This 2004 film was one of the first to focus on transgender people and address the many taboos surrounding them. The film is centred around two drag performers, Bibbo and Shabbo, who are both attracted to Samir, an aspiring actor. It addressed the issues and emotions of the transsexual community in a way that was path-breaking, even more so considering that it was made for a society that is still extremely conservative about the issue. The film was screened at many international film festivals and also won two awards. But back home, it was called ‘vulgar and offensive’. Despite appeals by the filmmaker for a certification and release, it still remains banned in India.
This documentary focuses on the different perspectives of the 2002 Gujarat riots. Hindus and Muslims of different age groups and sexes were interviewed and what resulted was a range of justifications and reasons for the riots, as well as stories of what happened. They also shared their vision for the future. The documentary is divided into two parts, ‘Pride and Genocide’ which deals with the riots and their immediate aftermath, and ‘The Hate Mandate’, which focuses on the exploitation of the violence by political groups for their own agendas. While the ban on the film was eventually cleared, it is yet to be shown on Indian television.
The third and final part of the ‘Elements’ trilogy, this Indo-Canadian film by Deepa Mehta deals with the lives of widows at an ashram in Varanasi, the youngest of whom is only eight years old. The film follows their spirit and hope for a better life, even though they are treated as dispensable and exploited by the woman who runs the ashram. It was a path breaking movie that questioned social practices such as child marriage and the ostracisation of widows. So, naturally, trouble started during the early days of filming, with many right wing elements protesting the film. Eventually, the team was forced to abandon shooting in India, and moved location to Sri Lanka. The film was finally shown the green flag for release years later in 2007.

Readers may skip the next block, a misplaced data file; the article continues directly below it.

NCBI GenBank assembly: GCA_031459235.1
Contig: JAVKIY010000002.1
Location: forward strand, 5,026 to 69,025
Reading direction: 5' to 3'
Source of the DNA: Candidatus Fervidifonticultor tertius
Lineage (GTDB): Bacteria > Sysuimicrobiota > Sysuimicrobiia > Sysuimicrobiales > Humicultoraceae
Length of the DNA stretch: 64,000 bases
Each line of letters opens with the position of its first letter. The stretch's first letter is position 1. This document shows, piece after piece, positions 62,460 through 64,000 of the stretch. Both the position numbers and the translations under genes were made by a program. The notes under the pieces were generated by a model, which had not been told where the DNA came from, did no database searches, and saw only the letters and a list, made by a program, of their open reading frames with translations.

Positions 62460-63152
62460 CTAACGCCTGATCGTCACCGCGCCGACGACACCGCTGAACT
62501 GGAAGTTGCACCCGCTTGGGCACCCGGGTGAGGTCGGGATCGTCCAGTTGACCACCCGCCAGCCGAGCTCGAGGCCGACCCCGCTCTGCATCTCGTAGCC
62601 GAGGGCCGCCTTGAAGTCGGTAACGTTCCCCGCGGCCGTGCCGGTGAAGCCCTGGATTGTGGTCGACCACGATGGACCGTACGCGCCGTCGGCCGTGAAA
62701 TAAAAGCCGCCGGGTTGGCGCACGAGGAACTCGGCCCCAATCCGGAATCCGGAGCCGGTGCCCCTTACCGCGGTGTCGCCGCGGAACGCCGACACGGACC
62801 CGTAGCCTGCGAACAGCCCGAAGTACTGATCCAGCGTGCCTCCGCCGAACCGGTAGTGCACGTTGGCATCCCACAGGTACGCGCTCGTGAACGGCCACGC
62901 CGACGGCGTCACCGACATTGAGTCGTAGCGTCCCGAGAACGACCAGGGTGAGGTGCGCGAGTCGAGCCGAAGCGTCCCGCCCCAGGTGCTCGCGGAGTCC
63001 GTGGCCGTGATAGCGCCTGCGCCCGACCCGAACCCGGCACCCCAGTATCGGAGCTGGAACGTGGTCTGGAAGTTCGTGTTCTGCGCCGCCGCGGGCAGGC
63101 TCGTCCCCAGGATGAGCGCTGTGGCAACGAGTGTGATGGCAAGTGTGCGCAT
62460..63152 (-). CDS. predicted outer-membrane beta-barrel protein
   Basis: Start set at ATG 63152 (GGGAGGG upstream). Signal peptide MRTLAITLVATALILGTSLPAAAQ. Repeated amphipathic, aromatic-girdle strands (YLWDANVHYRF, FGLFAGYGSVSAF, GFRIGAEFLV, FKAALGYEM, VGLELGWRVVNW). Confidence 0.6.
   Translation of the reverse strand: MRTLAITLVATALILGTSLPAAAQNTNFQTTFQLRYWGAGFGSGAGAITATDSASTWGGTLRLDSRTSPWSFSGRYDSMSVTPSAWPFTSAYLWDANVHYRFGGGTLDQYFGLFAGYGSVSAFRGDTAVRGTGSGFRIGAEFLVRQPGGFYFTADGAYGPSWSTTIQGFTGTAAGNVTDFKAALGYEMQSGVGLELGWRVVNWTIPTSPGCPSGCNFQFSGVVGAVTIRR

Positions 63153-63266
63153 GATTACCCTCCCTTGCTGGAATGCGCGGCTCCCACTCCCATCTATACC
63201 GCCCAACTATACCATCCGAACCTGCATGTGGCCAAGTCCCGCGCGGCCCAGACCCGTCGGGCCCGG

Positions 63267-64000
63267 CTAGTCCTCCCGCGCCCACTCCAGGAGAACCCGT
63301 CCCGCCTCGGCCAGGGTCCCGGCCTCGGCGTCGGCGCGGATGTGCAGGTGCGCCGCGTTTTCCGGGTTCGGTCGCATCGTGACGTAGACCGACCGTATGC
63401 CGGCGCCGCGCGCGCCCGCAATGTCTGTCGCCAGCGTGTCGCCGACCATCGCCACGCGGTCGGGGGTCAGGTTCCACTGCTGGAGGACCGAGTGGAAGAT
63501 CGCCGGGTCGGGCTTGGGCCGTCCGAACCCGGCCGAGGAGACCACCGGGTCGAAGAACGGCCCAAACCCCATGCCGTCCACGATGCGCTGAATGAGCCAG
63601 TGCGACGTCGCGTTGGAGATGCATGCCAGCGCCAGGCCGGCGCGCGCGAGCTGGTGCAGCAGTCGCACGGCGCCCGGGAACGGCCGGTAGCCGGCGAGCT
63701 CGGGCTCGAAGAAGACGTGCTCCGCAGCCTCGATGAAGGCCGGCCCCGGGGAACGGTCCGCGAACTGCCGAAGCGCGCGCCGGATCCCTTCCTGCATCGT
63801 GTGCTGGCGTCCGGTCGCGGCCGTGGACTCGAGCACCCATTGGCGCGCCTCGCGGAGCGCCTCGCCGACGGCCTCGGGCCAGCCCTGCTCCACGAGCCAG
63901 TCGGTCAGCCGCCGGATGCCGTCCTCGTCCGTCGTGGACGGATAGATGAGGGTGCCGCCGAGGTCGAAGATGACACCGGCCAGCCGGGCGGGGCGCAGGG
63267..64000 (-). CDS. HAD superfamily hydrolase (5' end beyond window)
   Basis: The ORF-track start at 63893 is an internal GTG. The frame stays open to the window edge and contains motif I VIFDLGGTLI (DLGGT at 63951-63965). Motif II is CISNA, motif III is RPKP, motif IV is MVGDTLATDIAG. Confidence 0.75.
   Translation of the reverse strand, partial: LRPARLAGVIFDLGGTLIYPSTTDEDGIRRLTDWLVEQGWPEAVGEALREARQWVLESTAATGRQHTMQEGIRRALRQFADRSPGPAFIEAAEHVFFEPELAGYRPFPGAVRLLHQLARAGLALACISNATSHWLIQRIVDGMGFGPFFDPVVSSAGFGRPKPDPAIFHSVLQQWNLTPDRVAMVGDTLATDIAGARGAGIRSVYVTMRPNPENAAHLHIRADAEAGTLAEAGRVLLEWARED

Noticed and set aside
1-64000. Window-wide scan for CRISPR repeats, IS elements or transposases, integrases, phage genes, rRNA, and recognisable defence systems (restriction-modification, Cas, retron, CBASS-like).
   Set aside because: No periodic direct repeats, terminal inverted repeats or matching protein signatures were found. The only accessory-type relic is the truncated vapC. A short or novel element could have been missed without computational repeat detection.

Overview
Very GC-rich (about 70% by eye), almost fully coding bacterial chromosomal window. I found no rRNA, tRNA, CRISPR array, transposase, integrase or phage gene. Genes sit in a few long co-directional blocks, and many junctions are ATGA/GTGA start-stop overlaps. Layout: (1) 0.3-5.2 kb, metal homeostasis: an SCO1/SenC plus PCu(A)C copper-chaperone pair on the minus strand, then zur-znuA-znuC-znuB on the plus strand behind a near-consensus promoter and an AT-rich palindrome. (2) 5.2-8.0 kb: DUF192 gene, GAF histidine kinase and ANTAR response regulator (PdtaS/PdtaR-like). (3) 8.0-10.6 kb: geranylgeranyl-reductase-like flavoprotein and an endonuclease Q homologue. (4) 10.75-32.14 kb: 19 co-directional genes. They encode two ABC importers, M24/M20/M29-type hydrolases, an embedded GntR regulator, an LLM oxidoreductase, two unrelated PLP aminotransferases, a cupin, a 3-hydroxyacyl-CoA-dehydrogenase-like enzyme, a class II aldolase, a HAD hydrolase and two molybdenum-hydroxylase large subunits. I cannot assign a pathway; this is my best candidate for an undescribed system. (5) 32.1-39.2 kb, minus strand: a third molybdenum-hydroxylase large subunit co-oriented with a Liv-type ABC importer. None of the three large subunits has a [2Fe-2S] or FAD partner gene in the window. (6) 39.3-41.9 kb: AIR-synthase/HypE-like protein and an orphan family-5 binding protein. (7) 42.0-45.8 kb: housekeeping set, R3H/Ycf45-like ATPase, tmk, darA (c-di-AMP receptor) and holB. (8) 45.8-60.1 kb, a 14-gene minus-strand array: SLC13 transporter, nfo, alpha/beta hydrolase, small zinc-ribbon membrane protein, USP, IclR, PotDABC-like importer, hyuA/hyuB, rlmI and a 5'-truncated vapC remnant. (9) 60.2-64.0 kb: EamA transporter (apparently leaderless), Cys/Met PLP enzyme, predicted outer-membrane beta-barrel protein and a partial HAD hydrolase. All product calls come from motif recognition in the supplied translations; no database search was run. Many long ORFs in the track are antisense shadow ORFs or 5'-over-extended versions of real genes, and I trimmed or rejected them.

It is the story of a Kashmiri boy who is an aspiring footballer. He wants to tour the world and play but is denied the chance to, as his father was a wanted militant in the 90s. The film captures the scenic beauty of Kashmir as well as the claustrophobia of many of its citizens who are continuously denied opportunities to progress. The film follows the obstacles that a young Kashmiri boy must face to follow his dreams, and a dedicated Argentinian coach who starts his own football academy under the constant threat of violence. The film was banned due to its content, as the authorities believed it would flare communal sensibilities in India. The film was eventually given an ‘A’ certificate, which is highly unusual for documentaries.
Around the same time as the “Udta Punjab” certification controversy, another film ran into trouble and was eventually not given a certificate for release. It was Mohalla Assi. A relatively low budget movie, it is a satire based on the commercialisation of the city of Varanasi, one of the holiest cities of Hindu culture. It is based on the literary piece “Kashi Ka Assi” by Sahitya Akademi winner Kashinath Singh. The film was banned as it would ‘hurt the sentiments of a particular community’ as well as due to abusive language. One of the most controversial scenes of the Sunny Deol starrer shows a man dressed as Lord Shiva, uttering expletives.
As these cases clearly show, banning voices that cause discomfort to the State is a longstanding tradition. But ironically (and aptly) enough, the more such voices are stifled, the more they will look for newer modes of expression – and you can’t ban them all.